Tuesday, September 13, 2011

Voters to Define Marriage in May in North Carolina

Although North Carolina passed a law defining marriage many years ago, today the legislature decided to put the issue to the voters to amend the state constitution to define marriage as one man and one woman, in order to thwart any potential future court challenges.

For background, read Marriage Amendment Bill in North Carolina

-- From "Ban on Gay Marriage Gets on N.C. Ballot" by The Associated Press 9/13/11

The state Senate voted 30-16 in favor of putting the question on the statewide primary ballot—the minimum number of yes votes needed to meet the three-fifths majority for such amendments. The House approved the measure Monday with a few votes to spare.

The proposal also would bar the state from sanctioning civil unions.

Thirty states have a gay marriage ban in their constitutions.

Sen. Jim Forrester (R., Gaston), who had filed amendment bills for several years without success, finally won Tuesday after an hour of intense debate on the Senate floor. The amendment, which had been blocked for years by Democrats, won a hearing after Republicans took control of the General Assembly for the first time since 1870. Republicans voted heavily for the measure.

Unlike the House, where 10 Democrats joined Republicans in supporting the amendment, the Senate vote was utterly along party lines. Four senators—Republican Fletcher Hartsell of Cabarrus County and Democrats Eric Mansfield of Cumberland County, Michael Walters of Robeson County and Stan White of Dare County—had excused absences and didn't vote.

To read the entire article above, CLICK HERE.

From "North Carolina Voters to Decide on Same-Sex Marriage" by Kim Severson, New York Times 9/13/11

The Senate, in a 30-16 vote, agreed to let voters decide during the May primaries whether the state Constitution should ban same-sex marriage. The House approved the measure the day before, 75 to 42.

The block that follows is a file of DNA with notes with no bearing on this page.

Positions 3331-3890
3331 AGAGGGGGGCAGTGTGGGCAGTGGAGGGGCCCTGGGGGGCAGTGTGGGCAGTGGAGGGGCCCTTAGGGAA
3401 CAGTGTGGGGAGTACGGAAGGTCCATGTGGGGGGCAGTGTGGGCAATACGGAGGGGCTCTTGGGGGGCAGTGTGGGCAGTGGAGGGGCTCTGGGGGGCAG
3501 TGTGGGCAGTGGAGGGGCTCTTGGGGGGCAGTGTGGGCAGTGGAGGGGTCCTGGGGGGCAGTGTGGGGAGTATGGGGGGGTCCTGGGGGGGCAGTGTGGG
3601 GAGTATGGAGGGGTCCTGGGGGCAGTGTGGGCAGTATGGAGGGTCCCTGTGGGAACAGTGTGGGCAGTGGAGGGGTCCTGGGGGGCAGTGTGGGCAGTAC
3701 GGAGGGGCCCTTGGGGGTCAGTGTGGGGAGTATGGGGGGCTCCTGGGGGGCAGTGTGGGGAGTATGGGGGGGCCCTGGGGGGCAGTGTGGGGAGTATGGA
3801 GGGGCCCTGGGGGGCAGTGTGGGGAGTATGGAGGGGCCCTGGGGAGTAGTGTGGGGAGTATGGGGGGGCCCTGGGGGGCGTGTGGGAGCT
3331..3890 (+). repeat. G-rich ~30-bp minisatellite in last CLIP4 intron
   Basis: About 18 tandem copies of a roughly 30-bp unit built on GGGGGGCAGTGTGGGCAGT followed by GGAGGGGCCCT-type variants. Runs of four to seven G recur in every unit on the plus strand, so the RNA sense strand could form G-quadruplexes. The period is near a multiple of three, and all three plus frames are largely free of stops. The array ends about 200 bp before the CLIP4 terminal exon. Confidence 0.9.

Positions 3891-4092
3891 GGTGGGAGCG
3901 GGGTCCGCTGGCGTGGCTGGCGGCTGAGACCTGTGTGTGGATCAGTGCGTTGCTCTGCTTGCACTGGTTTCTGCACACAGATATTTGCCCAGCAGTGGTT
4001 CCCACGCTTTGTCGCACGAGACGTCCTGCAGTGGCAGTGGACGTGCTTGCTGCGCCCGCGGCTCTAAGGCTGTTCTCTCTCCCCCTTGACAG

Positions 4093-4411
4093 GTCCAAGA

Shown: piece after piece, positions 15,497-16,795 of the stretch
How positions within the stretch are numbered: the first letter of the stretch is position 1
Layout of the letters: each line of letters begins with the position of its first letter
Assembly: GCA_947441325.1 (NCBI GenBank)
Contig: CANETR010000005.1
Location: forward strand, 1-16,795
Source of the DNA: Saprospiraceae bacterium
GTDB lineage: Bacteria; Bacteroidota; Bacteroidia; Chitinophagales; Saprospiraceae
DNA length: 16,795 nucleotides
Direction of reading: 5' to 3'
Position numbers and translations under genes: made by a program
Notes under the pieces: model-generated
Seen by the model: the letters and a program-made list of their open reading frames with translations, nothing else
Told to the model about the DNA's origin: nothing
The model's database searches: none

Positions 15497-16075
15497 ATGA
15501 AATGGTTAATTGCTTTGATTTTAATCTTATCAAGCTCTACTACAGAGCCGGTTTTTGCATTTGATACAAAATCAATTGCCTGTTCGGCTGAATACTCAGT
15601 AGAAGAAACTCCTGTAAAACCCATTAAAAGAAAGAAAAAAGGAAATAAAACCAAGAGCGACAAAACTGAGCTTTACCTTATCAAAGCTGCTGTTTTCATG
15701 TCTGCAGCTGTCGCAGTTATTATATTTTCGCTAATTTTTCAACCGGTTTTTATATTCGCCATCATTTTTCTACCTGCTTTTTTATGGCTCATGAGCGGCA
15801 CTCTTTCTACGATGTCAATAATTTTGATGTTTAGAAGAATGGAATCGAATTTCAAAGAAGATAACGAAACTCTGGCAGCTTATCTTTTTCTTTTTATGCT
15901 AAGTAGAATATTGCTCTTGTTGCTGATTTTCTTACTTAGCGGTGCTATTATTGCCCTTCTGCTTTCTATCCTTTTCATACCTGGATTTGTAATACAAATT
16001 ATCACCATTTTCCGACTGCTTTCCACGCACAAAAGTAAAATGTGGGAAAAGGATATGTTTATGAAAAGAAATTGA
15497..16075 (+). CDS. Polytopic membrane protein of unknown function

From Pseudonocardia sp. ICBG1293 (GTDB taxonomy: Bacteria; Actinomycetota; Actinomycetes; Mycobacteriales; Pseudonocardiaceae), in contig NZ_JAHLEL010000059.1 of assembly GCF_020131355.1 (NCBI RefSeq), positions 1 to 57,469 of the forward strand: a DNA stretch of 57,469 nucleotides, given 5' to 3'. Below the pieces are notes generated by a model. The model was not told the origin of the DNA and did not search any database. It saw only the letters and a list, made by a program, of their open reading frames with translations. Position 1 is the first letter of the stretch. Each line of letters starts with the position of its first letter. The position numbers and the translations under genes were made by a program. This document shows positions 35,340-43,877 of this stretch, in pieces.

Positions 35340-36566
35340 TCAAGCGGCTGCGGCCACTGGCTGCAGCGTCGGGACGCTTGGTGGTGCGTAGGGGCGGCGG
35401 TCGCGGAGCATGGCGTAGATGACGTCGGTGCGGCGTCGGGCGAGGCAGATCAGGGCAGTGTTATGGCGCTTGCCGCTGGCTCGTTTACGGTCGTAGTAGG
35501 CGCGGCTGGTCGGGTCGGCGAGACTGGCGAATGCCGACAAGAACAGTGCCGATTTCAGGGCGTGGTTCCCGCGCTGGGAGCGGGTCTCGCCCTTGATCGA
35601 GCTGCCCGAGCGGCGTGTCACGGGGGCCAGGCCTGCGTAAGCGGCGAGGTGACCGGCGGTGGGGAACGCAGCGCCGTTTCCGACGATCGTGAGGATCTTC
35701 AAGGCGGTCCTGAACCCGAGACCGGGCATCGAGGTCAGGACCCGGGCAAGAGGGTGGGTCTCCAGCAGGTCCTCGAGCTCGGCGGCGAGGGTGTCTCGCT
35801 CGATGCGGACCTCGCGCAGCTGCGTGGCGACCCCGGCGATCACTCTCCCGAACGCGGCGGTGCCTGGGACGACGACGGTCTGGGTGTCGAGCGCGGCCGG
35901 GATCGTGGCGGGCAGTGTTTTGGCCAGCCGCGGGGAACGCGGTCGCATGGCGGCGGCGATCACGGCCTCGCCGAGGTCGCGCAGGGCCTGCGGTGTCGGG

It is already illegal for people of the same sex to marry in North Carolina. If the amendment passes, it will serve to reinforce that ban and make it more difficult for future legislatures to extend marriage rights to gay and lesbian couples.

It could also call into question domestic partnership benefits offered by public institutions and the application of domestic violence laws, said Holning Lau, an associate professor of law at the University of North Carolina. . . .

The issue brought out people to rally on both sides. The Rev. Patrick Wooden of the Upper Room Church of God in Christ in Raleigh calls homosexuality a “deathstyle” and has long fought against those who equate the battle for gay rights with other civil rights struggles.

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From "North Carolina Puts Gay Marriage Ban On May 2012 Ballot" by Tyler Kingkade, Huffington Post 9/13/11

Republican leaders in the state legislature elected not to allow any public comment, which enabled them to fast-track the legislation to a vote and passage only 24 hours after it was first introduced. The state House of Representatives passed the same bill on Monday.

Constitutional amendments do not require action by the governor, which means Gov. Bev Perdue (D) has no veto power, and the amendment will now go before voters in the 2012 primary election.

Maxine Eichner, a professor at the University of North Carolina School of Law, and some of her colleagues prepared a report on the proposed amendment in June that outlined potential problems. Even with the revisions made in the last week, Eichner said in an email, the amendment could still interfere with existing child custody and visitation rights and invalidate trusts, wills and end-of-life directives in favor of an unmarried partner, no matter the genders of the unmarried pair.

To read the entire article above, CLICK HERE.

From "N.C. citizens (finally) to get vote on marriage" by Michael Foust, Associate Editor, Baptist Press 9/13/11

All four states that border North Carolina passed constitutional marriage amendments in 2004 or 2006 . . .

GOP leaders in North Carolina tried to de-politicize the issue by moving the vote from November 2012 to the 2012 primary, taking away the argument that the amendment's sole purpose was to bring out conservative voters during a presidential election.

A majority of states, 29, define marriage as between a man and a woman in their state constitutions. The amendments prevent state courts from redefining marriage to include gay couples, as has happened in Connecticut, Iowa and Massachusetts.

The heart of the North Carolina amendment reads: "Marriage between one man and one woman is the only domestic legal union that shall be valid or recognized in this State."

To read the entire article above, CLICK HERE.